VAIL, Colo. (AP) Plans are underway to build a wildlife overpass to help elk, lynx and other mountain-dwelling animals avoid the heavily traveled Interstate 70 east of Vail.
Supporters are asking the federal government for a $4.5 million preliminary grant for the project, which would including building fences roughly between Vail and Copper Mountain.
The fences would funnel wildlife to a 150-foot-wide bridge planted with trees, grass, and brush to mimic the sourrounding mountain landscape.
Environmentalist say the area near Vail Pass divides the northern and southern ecosystems in the Rockies and is an important corridor for the reintroduced lynx.
The proposed overpass would complement wildlife underpasses already in the area. Most species prefer large, open crossing structures rather than the more easily built underpasses along rivers and natural drainage, according to a study.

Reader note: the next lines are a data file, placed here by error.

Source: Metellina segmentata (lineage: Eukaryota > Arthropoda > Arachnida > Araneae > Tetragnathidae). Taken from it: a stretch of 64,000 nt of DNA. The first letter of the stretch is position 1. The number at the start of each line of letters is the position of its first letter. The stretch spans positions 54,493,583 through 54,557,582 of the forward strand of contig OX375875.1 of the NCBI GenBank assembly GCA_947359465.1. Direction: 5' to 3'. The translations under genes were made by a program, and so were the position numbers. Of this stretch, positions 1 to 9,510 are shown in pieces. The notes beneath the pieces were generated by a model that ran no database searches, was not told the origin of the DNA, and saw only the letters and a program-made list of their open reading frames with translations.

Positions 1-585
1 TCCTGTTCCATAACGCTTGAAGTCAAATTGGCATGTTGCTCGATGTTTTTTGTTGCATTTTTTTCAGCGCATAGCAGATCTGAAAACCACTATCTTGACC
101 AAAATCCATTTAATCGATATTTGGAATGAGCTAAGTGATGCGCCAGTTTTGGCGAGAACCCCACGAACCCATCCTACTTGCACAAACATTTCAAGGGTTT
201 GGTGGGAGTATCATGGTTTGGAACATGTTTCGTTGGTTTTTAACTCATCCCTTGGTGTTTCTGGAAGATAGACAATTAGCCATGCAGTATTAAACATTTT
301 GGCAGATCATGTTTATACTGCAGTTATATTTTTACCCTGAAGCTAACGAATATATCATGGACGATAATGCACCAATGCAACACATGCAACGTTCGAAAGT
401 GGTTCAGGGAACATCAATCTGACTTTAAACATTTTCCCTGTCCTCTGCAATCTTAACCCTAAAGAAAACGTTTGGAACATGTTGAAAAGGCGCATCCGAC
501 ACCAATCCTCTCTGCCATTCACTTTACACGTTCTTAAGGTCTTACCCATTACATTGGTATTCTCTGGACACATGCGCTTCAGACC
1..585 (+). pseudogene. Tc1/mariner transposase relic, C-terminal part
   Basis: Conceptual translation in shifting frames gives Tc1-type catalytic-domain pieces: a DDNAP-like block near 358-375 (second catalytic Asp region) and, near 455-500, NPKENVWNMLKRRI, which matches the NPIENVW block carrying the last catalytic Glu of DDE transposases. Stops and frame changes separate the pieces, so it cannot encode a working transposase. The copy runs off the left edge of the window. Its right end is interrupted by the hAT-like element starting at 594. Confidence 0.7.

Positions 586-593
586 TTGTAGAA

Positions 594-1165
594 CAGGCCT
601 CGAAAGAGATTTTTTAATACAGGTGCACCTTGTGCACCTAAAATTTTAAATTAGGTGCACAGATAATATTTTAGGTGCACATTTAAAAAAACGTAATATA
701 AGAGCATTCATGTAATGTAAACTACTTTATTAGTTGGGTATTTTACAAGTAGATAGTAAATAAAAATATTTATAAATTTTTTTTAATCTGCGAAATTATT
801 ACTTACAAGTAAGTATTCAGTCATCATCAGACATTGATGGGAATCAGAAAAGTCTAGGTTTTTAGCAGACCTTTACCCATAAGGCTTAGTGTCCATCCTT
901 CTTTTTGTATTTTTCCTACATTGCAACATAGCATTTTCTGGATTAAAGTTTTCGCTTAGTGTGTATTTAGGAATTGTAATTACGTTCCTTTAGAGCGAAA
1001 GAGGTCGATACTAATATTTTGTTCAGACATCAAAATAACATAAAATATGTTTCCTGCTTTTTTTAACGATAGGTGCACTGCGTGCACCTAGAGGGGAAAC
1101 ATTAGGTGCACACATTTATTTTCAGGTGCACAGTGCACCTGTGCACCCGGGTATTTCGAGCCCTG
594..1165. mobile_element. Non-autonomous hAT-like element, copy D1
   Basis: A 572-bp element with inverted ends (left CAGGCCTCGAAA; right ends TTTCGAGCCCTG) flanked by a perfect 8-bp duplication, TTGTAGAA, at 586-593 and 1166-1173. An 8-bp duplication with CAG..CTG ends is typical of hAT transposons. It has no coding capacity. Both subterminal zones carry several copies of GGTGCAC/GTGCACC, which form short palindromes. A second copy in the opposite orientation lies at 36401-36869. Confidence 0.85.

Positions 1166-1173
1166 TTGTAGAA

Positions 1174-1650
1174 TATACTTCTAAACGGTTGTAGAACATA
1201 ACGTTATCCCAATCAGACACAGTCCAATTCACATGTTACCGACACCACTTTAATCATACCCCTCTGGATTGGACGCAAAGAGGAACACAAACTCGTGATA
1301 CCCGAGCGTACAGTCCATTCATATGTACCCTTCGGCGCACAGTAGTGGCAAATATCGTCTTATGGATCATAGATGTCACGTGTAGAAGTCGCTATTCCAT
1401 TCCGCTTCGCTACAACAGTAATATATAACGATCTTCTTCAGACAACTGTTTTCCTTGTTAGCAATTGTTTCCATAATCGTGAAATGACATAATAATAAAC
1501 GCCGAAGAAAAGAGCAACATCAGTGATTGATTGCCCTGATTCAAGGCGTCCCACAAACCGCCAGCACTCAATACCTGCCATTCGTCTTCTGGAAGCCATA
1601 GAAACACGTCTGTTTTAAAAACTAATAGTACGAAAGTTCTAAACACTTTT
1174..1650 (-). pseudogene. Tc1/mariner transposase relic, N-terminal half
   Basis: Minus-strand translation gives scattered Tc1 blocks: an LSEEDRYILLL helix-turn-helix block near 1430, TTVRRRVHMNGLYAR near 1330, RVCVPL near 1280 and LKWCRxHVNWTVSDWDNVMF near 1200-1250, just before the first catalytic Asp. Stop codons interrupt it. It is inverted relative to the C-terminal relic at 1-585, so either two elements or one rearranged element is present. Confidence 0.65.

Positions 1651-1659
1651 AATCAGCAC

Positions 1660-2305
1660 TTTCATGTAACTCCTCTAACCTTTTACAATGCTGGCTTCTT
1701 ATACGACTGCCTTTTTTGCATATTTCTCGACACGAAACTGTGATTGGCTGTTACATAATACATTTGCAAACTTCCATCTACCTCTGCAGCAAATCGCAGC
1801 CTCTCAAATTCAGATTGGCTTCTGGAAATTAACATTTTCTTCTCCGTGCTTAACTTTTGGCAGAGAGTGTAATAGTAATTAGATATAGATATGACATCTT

''This area along I-70 is one of the most critical wildlife connections in the state of Colorado,'' said Keith Giezentanner, forest ecologist for the surrounding White River National Forest.
Two lynx have been killed along the interstate since 1999, when the Colorado Division of Wildlife began reintroducing the long-haired cat to the state. Lynx are classified as threatened under federal law and endangered under state law.
More than 80 animal collisions were reported along the interstate in the area between 1993 and 2003, but wildlife experts say animal fatalities are far higher because most accidents go unreported.
Similar projects have been completed in Europe and in Canada's Banff National Park. A five-year study of the trans-Canada highway in Alberta found animal-vehicle collisions could be reduced by about 80 percent when wildlife have multiple options for crossing busy highways, including overpasses and un-derpasses.
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